People are individuals with a variety of different preferences, histories, circumstances and life-styles. Safeguarding arrangements must not prescribe a process to be followed whenever a concern is raised, but rather Making Safeguarding Personal emphasises the importance of a person-centred approach, adopting the principle of ‘no decision about me without me’. Personalised care and support is for everyone, but some people will need more support than others to make choices and manage risks. A person led approach is supported by personalised information and advice and, where needed, access to advocacy support.

Six key principles underpin all adult safeguarding work. They apply to all sectors and settings including: care and support services, further education colleges, commissioning, regulation and provision of health and care services, social work, healthcare, welfare benefits, housing, wider local authority functions and the criminal justice system. 

Principle

Description

Outcome for the adult at risk

In practice this means

Empowerment

Presumption of person led decisions and informed consent.

“I am asked what I want as the outcomes from the safeguarding process and these directly inform what happens.”

 

Having clear and accessible systems for adult’s views to be heard and influence change.

 

Giving people relevant information and support about safeguarding and the choices available to them to ensure their own safety.

Prevention

It is better to take action before harm occurs.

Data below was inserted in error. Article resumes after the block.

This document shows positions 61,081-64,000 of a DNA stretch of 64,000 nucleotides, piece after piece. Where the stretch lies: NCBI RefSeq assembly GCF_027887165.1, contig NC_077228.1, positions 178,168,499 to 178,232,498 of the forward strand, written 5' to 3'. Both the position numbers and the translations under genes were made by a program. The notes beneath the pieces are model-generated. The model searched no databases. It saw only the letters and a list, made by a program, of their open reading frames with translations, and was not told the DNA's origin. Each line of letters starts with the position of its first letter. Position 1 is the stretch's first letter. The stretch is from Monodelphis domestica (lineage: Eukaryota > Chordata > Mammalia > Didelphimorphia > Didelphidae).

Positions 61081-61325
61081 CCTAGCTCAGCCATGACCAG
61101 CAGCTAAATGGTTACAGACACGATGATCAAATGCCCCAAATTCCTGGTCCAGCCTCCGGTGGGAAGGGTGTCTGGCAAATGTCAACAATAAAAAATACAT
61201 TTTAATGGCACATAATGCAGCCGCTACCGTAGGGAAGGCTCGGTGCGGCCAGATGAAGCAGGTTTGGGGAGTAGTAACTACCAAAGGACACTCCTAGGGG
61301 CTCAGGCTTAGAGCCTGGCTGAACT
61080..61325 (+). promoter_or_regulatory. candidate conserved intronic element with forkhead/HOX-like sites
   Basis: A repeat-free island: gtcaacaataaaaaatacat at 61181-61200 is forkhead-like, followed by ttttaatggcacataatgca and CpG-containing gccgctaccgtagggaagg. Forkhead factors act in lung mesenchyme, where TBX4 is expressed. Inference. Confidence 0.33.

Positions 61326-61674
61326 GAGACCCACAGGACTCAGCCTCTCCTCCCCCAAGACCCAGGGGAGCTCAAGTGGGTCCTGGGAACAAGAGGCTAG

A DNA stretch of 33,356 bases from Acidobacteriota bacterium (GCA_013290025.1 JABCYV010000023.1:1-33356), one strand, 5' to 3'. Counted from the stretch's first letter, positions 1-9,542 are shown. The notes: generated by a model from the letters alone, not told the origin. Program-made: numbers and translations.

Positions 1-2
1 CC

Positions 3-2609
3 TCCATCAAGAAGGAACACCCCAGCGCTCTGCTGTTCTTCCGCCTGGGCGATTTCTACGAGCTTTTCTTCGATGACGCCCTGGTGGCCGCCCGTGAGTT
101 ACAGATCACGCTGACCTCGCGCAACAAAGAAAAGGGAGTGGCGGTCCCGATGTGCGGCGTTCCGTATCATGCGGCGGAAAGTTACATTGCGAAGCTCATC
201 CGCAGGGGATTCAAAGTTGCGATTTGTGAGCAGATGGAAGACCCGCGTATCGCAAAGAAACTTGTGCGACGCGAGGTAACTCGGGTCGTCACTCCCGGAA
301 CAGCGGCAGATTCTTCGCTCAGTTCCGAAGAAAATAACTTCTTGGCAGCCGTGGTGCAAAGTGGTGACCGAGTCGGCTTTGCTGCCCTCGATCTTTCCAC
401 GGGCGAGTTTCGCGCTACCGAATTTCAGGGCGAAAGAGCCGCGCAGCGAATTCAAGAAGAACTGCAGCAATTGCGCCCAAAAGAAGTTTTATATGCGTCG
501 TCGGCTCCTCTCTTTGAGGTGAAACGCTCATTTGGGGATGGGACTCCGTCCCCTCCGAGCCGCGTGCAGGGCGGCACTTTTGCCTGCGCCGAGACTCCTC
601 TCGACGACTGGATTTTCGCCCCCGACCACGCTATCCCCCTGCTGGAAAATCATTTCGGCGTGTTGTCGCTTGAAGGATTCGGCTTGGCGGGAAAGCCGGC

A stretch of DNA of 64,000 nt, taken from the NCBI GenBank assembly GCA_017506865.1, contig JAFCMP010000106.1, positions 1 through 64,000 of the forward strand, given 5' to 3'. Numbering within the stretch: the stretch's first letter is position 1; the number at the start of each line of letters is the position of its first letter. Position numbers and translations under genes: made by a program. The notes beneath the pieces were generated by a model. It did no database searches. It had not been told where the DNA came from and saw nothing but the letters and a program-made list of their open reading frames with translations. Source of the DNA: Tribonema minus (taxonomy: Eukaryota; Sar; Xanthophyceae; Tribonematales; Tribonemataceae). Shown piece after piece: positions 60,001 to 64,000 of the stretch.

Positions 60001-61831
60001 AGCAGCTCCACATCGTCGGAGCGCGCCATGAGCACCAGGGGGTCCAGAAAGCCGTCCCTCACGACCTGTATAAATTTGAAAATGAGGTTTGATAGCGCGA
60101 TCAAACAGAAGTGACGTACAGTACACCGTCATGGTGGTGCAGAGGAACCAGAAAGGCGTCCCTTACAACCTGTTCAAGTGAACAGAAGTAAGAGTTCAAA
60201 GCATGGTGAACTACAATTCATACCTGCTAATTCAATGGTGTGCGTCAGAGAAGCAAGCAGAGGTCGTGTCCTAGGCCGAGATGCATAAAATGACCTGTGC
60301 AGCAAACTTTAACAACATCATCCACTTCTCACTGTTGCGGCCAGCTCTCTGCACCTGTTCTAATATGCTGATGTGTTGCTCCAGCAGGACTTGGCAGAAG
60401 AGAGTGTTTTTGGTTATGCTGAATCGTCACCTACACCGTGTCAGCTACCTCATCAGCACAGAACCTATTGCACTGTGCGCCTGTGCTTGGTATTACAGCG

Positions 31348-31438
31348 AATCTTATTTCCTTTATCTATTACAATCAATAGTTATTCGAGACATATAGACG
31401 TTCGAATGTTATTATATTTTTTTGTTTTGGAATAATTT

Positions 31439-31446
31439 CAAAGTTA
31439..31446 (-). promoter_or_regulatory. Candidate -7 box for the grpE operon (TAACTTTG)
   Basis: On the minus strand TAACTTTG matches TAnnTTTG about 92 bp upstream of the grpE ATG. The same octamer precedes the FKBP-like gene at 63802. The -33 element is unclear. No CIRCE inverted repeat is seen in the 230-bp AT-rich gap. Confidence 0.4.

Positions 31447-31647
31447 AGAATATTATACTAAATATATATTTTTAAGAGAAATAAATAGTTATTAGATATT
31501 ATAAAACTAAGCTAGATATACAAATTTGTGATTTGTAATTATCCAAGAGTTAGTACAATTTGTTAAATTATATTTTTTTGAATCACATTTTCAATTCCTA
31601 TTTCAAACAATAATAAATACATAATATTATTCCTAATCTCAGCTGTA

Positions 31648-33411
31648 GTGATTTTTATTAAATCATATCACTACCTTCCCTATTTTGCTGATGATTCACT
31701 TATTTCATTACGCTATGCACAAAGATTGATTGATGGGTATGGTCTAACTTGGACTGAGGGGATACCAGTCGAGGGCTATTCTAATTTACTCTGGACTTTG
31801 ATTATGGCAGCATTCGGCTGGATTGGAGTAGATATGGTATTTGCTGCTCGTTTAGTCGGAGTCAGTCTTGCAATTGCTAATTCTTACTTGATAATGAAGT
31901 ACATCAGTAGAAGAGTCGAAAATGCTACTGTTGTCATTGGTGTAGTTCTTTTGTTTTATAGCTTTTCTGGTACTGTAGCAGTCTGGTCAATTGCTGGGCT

“I receive clear and simple information about what abuse is, how to recognise the signs and what I can do to seek help.”

 

Raising public awareness about safeguarding, including how to recognise and report it.

 

All staff are clear on their roles and responsibilities in relation to safeguarding adults at risk.

Proportionality

The least intrusive response appropriate to the risk presented.

“I am sure that the professionals will work in my interests, as I see them and they will only get involved as much as needed.”

 

The adult is at the centre of all responses to the safeguarding concern and any action taken is based on their preferred outcomes or best interests.

 

An approach of positive risk taking in which the adult at risk is fully involved.

Protection

Support and representation for those in greatest need.

“I get help and support to report abuse and neglect. I get help so that I am able to take part in the safeguarding process to the extent to which I want and to which I am able.”

 

Organisations having effective processes to be able to identify and respond to concerns or emerging risks.

 

Consideration of mental capacity is part of the safeguarding process, and where people lack capacity decisions are always made in their best interests.

Partnership

Local solutions through services working with their communities. Communities have a part to play in preventing, detecting and reporting neglect and abuse.

“I know that staff will treat any personal and sensitive information in confidence, only sharing what is helpful and necessary. I am confident that professionals will work together and with me to get the best result for me.”

Information is shared between organisations in a way that reflects its personal and sensitive nature.

 

Ensuring local information sharing protocols are in place and staff understand and use them.

Accountability

Accountability and transparency in delivering safeguarding.

 

“I understand the role of everyone involved in my life and so do they.”

 

The roles and responsibilities of the organisation are clear so that staff understand what is expected of them and others.

 

 

This page is correct as printed on Monday 22nd of April 2024 02:29:04 PM please refer back to this website (http://sussexsafeguardingadults.procedures.org.uk) for updates.